Book review: Beginnings of San Francisco 22 Sep 1912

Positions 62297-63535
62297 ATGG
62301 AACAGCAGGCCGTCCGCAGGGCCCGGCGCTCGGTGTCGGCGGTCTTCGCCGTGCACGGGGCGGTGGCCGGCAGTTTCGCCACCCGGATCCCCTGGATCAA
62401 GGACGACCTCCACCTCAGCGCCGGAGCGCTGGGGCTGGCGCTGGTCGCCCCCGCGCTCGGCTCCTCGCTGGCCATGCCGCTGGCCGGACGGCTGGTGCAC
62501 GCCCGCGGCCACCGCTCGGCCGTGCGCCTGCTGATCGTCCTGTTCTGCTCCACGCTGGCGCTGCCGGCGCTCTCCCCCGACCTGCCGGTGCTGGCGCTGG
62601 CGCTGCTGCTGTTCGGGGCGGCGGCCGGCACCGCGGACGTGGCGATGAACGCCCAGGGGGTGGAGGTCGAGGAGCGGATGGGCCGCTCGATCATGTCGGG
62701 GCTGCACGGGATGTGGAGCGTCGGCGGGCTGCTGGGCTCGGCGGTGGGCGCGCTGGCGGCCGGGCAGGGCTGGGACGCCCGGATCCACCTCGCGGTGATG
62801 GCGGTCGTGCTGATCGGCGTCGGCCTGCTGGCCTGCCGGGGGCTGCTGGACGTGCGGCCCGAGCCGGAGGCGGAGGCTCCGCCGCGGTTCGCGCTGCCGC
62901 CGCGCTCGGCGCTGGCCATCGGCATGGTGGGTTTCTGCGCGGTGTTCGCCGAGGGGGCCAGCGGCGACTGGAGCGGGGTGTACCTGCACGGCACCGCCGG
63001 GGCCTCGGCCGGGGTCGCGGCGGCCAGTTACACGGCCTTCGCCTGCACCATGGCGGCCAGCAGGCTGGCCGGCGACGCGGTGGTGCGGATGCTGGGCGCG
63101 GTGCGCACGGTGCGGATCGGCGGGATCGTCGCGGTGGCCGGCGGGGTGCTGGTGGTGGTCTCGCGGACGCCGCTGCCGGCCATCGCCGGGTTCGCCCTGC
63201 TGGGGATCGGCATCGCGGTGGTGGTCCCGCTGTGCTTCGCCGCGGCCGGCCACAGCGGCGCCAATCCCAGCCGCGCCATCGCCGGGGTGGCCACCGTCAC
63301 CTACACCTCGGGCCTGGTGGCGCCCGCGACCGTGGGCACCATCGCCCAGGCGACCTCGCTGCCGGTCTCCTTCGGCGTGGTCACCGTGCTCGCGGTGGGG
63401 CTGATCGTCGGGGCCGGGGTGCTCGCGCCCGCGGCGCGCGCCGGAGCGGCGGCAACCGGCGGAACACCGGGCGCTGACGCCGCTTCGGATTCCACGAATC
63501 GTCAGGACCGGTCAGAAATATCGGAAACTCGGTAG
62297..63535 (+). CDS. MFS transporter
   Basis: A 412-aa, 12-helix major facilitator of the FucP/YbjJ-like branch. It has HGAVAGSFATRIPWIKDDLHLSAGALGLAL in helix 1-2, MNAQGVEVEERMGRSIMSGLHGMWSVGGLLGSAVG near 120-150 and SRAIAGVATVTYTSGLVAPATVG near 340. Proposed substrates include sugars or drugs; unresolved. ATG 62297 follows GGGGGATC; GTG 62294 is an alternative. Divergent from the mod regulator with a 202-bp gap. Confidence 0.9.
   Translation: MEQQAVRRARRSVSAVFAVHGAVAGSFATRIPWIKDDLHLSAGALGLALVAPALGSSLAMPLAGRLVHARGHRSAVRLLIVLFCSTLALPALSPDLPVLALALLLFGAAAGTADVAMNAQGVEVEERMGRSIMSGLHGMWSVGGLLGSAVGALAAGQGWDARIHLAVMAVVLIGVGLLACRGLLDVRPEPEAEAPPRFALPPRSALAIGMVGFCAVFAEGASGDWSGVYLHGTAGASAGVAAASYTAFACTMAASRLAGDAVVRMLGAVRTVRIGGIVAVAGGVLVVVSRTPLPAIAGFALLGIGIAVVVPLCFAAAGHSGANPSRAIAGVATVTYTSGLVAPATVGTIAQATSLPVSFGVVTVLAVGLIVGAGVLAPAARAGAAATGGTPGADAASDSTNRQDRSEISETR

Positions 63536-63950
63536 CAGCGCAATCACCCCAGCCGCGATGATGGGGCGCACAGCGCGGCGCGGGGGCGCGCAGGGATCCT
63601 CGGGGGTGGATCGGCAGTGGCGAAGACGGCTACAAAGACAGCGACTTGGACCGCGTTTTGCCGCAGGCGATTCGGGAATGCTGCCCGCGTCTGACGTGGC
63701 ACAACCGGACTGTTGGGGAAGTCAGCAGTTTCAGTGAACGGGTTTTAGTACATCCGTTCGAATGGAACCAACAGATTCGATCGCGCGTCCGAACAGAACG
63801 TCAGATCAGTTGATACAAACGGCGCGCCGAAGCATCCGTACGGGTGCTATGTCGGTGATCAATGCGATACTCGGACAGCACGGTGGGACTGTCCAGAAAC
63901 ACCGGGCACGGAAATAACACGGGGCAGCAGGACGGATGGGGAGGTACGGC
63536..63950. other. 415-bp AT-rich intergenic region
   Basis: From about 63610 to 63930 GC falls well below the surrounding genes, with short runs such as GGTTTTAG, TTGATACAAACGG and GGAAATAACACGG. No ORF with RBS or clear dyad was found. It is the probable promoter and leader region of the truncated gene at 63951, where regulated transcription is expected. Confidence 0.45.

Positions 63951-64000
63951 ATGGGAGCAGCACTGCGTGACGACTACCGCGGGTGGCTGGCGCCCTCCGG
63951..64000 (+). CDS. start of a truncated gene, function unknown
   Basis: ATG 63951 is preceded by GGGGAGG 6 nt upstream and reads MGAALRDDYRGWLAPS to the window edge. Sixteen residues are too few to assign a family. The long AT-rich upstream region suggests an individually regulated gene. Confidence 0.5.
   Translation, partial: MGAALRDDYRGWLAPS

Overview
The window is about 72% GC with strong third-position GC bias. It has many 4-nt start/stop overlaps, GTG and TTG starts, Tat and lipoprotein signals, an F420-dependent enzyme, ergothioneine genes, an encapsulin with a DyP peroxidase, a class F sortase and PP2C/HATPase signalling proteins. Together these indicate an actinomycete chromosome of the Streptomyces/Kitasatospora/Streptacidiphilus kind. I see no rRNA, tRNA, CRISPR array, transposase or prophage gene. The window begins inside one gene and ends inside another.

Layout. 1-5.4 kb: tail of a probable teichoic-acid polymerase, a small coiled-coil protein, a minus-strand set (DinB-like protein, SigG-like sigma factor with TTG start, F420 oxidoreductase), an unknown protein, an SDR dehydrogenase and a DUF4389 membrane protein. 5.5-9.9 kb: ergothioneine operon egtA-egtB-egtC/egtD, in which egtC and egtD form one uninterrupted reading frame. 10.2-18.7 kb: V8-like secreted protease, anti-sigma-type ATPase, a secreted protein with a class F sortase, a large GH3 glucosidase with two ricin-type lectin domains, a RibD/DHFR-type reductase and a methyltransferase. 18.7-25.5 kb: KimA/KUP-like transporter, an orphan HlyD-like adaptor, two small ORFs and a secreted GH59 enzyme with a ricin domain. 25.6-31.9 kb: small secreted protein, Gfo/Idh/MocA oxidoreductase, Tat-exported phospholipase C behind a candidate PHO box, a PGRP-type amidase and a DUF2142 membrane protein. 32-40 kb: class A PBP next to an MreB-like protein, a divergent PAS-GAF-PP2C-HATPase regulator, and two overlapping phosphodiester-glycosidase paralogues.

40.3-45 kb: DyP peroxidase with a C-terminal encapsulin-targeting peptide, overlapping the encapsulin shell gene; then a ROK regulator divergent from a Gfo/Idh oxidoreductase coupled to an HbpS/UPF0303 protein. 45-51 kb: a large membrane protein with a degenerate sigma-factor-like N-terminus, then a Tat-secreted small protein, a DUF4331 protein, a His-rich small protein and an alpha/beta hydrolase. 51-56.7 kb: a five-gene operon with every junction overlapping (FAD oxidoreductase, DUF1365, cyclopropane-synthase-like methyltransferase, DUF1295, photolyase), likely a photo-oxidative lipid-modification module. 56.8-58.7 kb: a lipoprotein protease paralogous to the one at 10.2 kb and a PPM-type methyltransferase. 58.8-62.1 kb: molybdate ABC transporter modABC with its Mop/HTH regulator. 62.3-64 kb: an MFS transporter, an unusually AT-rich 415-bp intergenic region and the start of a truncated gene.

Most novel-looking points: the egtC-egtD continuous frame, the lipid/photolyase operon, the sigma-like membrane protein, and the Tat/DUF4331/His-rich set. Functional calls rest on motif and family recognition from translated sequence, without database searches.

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Book review: Beginnings of San Francisco 22 Sep 1912 - f Ur w r t v t f I r I l l ft 4 - rcjvsuar Tjie...